This post focuses on process and accompanies Introducing the update experience for Australis. – Zhenshuo Fang and Holly Habstritt Gaal, Mozilla UX.
We’re really excited to release a new onboarding flow for users updating to the new Firefox (Australis). Throughout this project we’ve learned a lot about design process that helped us to make decisions and allow our assumptions to become something tangible and valuable for our users. We started with high level thinking about how to educate users and are now focused on updating current users to the new Firefox. Our process started with a few assumptions, but evolved to fit a project that didn’t exist when we started. This post explains a few questions that we asked along the way.
Onboarding project timeline
1. Are my assumptions right?
Assumptions need to be explored and tested before offering solutions. In the early stages of our work, “onboarding” was not yet a project on the roadmap and was not tied to the launch of Australis in Firefox 29. We felt strongly that improving the onboarding experience would help the adoption of the new browser. Sentiment reports also tell us that better onboarding is desired by our users. In order to demonstrate the value of onboarding, we first needed to learn more about the assumptions we had about browser usage and onboarding in general. Initially, there were only a few of us exploring our ideas, so early testing and learning allowed us to rule out assumptions early and work efficiently.
One assumption we had was that users in a First Run or Update experience are likely to ignore what appears to be a typical web page since they are focused on a task like checking email when opening their browser. This presents a challenge of not creating a barrier from completing the user’s task, but also creating an experience that is both valuable and memorable. We also had assumptions about language and tone, how feature education could lead to more usage hours, and many others.
Tools we have to help
Usertesting.com, surveys, and one-on-one observation: By gathering qualitative data (feedback directly from our users) we are able to quickly validate or rule out our early assumptions before diving into them too far.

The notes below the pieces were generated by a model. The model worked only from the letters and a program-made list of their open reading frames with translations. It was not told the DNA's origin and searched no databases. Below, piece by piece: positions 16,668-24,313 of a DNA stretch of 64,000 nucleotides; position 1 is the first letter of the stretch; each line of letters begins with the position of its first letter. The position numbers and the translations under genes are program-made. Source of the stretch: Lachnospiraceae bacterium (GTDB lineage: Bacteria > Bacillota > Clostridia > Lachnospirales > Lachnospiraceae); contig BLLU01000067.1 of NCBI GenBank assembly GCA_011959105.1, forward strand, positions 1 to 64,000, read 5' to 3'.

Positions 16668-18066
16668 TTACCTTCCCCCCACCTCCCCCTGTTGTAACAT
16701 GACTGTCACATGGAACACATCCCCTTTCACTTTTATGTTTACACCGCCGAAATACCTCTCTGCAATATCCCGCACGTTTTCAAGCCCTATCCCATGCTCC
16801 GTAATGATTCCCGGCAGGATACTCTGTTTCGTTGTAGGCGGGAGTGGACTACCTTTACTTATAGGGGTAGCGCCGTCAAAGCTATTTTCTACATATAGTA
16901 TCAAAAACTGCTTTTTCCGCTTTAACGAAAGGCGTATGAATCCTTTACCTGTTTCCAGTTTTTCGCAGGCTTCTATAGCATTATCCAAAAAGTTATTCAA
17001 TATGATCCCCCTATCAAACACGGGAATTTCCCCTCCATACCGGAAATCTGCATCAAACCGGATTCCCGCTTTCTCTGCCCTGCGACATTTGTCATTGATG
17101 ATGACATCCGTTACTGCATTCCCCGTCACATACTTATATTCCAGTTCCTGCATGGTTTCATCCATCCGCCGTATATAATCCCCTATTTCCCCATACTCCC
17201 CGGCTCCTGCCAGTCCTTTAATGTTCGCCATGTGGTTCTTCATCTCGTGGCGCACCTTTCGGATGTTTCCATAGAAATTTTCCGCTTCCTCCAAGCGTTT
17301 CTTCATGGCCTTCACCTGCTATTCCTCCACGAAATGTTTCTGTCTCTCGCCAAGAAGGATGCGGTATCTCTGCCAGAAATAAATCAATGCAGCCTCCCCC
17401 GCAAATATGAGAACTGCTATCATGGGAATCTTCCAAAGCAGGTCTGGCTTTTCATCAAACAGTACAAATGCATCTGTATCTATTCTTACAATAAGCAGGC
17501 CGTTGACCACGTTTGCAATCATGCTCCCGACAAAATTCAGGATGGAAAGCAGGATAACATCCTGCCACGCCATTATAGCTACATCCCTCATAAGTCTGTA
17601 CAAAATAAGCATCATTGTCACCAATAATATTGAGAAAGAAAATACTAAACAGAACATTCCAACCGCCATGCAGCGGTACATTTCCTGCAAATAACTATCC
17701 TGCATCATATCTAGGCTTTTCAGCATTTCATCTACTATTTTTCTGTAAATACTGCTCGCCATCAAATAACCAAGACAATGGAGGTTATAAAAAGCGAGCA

Google Analytics: We ran very early web experiments to test copy, UI styles, and general engagement with our content, but will continue to use GA after release.
Telemetry and Firefox Health Report tell us about user behavior in the browser itself. See Blake Winton’s post about Measuring Australis to learn more.
2. What should I prototype?
We know that prototyping is useful, but knowing what to prototype and being efficient is important. Testing first with existing products, Keynote mockups, and static pages allowed us to decide what we should prototype further with engineers. The key to learning more about our assumptions and proposing possible solutions was working with engineers early in the process. For example, this allowed us to know the technical possibilities and limits when debating early UI and interaction ideas.
An early premise was that watching a video or looking at a screenshot is not as memorable or clear as showing the user what is happening directly in the browser. We knew that the best experience shouldn’t just tell the user about something new, but result in a behavioral change and a new way of thinking. Exploring this idea with a rough prototype is what lead to creating the foundation of the experience, technology that allows the web and chrome to interact with one another. This avoids having to rely on passive viewing of a web page to create a memorable experience. Check out this video from Michael Verdi to see what I mean.
* video demonstrates our progress and thinking as of November 2013
Working with engineers early with prototypes allowed us to do the following: